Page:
2 Corinthians 5:19
Reconciliation is one of the Apostle Paul’s great themes, one of his flaming certainties. “Now then!” cried he to the Corinthians, who dwelt in the center and seat of worldly wisdom, “We implore you on Christ’s behalf: Be reconciled to God” (2 Corinthians 5:20).
Reconciliation is both a message and a mystery. But because there is mystery in the heart of this great fact it is not therefore to be rejected. We dwell in the midst of mysteries, and we are ourselves mysterious creatures. Our unresolved interrogatives circle the globe and fill the skies, but we go on living, though we fail in knowing. So many facts must be accepted without explanation. This is true of spiritual as well as of material things.
Look with me at this lovely word reconciliation. It fills the mind with a healing color, like that of a golden sunset, closing with its quiet benison of a stormy day. It is as quiet and potent as a falling tear, when repentance and forgiveness meet, as sacred as the kiss that ends a quarrel and disperses misunderstanding, as strong as the renewed clasp of friendship when hands that have been separated are joined again in a touch warm and strong.
The initiative in reconciliation comes from God. Calvary is God breaking through to save us. There was no precedent for Calvary: there has been no repetition. It is unique and final.
Calvary cries aloud to men, “Come here, come near, and see what is God’s mind toward you!” Stand at the cross and wonder and pray, for here was made possible the greatest moral miracle, divine forgiveness.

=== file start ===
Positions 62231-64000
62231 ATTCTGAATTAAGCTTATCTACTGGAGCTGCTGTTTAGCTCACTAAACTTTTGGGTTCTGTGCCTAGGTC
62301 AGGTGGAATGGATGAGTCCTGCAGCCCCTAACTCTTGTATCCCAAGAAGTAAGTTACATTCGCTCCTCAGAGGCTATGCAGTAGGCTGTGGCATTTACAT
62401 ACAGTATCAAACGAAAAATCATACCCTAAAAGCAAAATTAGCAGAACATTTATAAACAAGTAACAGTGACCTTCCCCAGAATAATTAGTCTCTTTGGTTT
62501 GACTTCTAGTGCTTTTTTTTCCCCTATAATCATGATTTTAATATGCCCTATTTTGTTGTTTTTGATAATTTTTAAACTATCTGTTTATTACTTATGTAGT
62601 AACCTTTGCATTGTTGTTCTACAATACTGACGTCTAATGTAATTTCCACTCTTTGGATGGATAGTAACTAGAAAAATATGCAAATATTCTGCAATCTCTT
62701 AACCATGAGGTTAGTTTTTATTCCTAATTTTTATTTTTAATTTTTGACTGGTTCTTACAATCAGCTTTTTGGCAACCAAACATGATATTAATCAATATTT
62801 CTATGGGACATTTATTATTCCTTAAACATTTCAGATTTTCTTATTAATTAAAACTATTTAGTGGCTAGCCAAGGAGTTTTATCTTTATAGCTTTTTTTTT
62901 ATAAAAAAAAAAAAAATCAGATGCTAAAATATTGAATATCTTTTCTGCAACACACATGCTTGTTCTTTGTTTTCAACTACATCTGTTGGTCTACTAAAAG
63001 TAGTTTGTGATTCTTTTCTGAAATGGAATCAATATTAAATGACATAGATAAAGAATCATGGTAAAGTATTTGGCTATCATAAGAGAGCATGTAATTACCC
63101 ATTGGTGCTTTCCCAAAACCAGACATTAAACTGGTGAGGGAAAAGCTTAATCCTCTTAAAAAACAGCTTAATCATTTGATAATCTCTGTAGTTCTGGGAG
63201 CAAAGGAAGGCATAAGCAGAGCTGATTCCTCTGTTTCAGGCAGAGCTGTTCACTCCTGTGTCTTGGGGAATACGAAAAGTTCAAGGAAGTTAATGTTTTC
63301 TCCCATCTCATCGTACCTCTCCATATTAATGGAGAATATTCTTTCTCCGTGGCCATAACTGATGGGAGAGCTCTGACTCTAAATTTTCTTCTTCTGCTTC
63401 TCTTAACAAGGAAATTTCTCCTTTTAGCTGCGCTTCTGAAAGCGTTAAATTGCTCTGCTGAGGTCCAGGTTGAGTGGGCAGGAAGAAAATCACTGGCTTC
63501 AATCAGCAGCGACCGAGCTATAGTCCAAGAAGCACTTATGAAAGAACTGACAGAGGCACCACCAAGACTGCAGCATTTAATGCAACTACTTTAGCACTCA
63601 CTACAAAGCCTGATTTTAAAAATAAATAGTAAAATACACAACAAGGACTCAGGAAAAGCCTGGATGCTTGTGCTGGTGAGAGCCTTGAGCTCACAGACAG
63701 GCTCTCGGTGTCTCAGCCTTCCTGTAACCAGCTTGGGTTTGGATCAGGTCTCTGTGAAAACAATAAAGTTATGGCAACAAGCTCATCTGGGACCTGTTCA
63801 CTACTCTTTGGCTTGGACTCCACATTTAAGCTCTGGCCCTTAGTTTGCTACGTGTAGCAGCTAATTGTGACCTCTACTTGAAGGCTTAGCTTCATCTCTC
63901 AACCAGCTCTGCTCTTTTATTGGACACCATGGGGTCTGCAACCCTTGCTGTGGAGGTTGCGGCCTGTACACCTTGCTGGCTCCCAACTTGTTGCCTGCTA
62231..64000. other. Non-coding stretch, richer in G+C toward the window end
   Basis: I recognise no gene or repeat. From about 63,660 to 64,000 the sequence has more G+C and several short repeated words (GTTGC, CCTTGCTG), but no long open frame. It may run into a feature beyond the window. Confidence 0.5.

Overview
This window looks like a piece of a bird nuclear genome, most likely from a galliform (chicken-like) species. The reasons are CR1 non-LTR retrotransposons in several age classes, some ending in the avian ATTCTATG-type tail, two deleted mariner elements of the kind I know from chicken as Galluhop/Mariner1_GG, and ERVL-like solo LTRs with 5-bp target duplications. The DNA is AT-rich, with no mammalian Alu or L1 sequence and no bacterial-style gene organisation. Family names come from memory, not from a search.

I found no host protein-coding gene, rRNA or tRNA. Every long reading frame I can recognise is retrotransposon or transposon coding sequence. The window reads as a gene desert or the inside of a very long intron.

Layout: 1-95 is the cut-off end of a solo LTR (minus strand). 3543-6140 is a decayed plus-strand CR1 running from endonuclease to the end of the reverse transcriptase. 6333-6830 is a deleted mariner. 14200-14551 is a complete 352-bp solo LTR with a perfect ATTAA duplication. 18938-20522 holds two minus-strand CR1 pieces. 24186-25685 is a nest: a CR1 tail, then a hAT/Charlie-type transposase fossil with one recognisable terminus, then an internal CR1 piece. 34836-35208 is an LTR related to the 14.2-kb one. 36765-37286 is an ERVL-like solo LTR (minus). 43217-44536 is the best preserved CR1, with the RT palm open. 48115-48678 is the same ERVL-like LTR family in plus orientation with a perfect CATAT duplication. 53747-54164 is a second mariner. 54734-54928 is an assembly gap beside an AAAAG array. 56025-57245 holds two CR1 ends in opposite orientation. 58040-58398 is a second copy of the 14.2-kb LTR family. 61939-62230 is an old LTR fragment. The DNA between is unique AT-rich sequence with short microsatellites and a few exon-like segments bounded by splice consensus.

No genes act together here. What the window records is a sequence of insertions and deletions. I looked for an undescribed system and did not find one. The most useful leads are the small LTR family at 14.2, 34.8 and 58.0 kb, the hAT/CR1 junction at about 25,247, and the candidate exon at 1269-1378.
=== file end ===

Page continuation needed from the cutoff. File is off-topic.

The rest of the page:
Luther said, “Sin is a knot which it needs a God to unravel.” In Christ, the fact of sin and the fact of forgiveness are brought together, the legally irreconcilable are “made one” at the cross.
We are all hopeless moral and spiritual bankrupts. We face the tragedy of life’s insolvency—our wasted capital, our disappointing or bitter dividends. Into this hopeless reckoning comes Christ, the Reconciler, compensating for our inadequacy, building again our wasted reserves, supplying the equation which balances and integrates the disordered life. He reconciles life’s accounts and meets human deficit by divine forgiveness.
Never again can you hold yourself cheap, never again admit the inevitability of your own failure, if once you see human personality at Calvary’s valuation. There stands at the cross, in the midst of our turmoil and sin, its loving and unchanging message to all mankind, “Be reconciled to God!”
Albert Orsborn, The War Cry